Giant Pumpkin Weigh-off kicks off Barnesville Pumpkin Festival
Updated: Jan 20
Even though the 56th Annual Barnesville Pumpkin Festival officially begins on Thursday, Sept. 26 for four days of everything pumpkin, the excitement really starts the night before with the Giant Pumpkin Weigh-off where growers from across the state and beyond compete to have their pumpkins crowned as the "King".
As part of the Great Pumpkin Commonwealth, the contest is held from 6-9 p.m. and offers prizes for first through ninth place. The first place, "King" prize nets the grower $2 per pound. That might not sound like a lot, but the largest (and locally grown) pumpkin at the festival weighed in at 2,150 pounds! Grown by Barnesville residents, Todd and Donna Skinner, the pumpkin broke the festival record and the state record for 2017. Click here for a video of the dramatic weigh-in https://www.facebook.com/story.php?story_fbid=1851112411573123&id=155143581170023.
Additional prize categories include: Heaviest Locally Grown Pumpkin (an additional $100 and the Founder's Cup Trophy); Best Looking Pumpkin (voted on by the crowd with a prize of the GPC Howard Dill Award Ribbon); Heaviest Squash 1st Place ( GPC Heaviest Squash Ribbon).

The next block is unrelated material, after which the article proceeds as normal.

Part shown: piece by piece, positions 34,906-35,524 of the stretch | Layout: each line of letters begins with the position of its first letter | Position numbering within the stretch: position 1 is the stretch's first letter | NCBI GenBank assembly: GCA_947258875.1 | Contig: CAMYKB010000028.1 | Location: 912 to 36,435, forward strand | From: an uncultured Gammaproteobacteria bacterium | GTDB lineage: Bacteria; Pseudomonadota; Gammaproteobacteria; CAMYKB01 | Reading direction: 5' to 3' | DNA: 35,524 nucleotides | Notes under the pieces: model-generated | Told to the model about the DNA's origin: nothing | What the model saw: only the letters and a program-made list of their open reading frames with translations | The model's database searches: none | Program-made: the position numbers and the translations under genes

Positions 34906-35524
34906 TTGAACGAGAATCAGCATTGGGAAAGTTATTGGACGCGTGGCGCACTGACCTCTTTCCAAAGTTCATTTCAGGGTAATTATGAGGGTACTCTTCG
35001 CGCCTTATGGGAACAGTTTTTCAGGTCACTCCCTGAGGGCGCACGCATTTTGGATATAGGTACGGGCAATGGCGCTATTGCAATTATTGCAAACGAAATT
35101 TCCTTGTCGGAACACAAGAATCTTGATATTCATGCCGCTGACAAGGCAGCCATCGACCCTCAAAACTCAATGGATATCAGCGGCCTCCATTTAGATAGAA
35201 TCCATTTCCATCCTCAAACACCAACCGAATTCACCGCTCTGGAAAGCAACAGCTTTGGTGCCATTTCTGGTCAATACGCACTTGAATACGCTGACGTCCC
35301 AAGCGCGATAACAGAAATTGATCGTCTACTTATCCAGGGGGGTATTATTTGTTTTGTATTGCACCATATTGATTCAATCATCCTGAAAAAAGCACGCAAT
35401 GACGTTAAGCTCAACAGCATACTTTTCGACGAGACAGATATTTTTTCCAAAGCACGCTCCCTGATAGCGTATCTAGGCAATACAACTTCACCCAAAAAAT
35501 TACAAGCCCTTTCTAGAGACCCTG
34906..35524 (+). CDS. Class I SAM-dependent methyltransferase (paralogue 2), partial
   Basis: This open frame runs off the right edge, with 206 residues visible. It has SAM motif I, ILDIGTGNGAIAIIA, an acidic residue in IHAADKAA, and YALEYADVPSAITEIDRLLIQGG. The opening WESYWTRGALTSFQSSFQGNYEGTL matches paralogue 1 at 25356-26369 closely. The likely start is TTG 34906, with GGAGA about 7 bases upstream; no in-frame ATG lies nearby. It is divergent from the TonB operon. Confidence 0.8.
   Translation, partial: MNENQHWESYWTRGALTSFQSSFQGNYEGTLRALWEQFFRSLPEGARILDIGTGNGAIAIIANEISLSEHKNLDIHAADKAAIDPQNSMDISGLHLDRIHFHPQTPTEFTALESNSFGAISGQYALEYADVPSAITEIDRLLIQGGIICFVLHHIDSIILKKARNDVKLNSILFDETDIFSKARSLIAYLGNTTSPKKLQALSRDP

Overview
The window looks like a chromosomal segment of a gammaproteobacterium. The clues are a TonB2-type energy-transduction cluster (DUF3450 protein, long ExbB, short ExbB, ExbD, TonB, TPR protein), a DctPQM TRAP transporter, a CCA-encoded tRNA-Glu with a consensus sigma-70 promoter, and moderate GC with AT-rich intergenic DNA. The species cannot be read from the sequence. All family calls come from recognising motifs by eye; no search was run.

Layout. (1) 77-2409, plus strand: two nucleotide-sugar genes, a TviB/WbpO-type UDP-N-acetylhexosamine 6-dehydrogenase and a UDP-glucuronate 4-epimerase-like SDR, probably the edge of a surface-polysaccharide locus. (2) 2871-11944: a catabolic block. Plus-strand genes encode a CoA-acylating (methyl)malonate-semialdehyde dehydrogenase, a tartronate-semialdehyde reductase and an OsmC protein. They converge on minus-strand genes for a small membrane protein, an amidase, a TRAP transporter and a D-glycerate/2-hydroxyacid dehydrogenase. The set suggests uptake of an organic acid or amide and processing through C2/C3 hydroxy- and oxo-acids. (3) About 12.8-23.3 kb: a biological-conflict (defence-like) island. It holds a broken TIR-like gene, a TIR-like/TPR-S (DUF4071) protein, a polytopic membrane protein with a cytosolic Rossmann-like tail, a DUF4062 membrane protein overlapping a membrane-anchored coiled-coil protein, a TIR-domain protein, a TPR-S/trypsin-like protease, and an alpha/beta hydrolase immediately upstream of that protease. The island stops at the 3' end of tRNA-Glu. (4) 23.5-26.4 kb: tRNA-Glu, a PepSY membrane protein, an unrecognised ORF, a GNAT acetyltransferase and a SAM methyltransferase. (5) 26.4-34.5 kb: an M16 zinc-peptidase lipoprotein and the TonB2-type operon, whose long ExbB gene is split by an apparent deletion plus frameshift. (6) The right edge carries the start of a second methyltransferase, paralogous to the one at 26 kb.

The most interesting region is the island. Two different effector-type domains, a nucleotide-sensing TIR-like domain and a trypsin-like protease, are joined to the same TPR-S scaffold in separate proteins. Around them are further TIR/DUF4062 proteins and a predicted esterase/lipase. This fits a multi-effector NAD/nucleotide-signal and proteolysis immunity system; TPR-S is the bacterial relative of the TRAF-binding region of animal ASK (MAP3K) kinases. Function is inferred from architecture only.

The excitement is palpable and continues to build throughout the weigh-off, as those growers with the biggest pumpkins typically wait to weigh-in. The pumpkins are picked up off the trucks with a crane and placed on a special scale. By the time the heavy hitters roll in, the area near the scale is full of beautiful orange, white and yellow pumpkins of all shapes and sizes.
The festival queen, princess and mini miss are also on hand for the festivities. The entire event is commentated by John Rataiczak, the official "voice" of the festival.
When the festival begins the next day, the King Pumpkin is proudly displayed at the front of the main area of the festival where over 100,000 annual festival goers pass by it and stop for an obligatory selfie. The top three trophies are officially awarded during the ribbon cutting ceremony on Thursday evening.
On Sunday, when the festival wraps up, the King Pumpkin is auctioned off to the highest bidder. For the next few weeks, the bidder or group of bidders display the pumpkin in front of their local business.
Held Sept. 26-29, the Barnesville Pumpkin Festival features a parade, 5K race, pet show, car show, craft and food vendors, farmers market, amusement rides and games, talent show, daily musical entertainment, tall tales contest, horticulture contest, tobacco spitting contest, beard and mustache contest, hog calling contest, pumpkin mascot contest, pumpkin baby contest, pie and fudge baking contests, pumpkin pie eating contest, pumpkin rolling contest, quilt show (at the Belmont County Victorian Mansion Museum), book sale (at the Watt Center for History & The Arts), art show, decorated pumpkin contest, farm machinery display, flea market, home and business decorating contest, and banjo and fiddle contest. This year will also feature a pumpkin carving demonstration on Friday from 3-9 p.m. For more information visit http://www.barnesvillepumpkinfestival.com.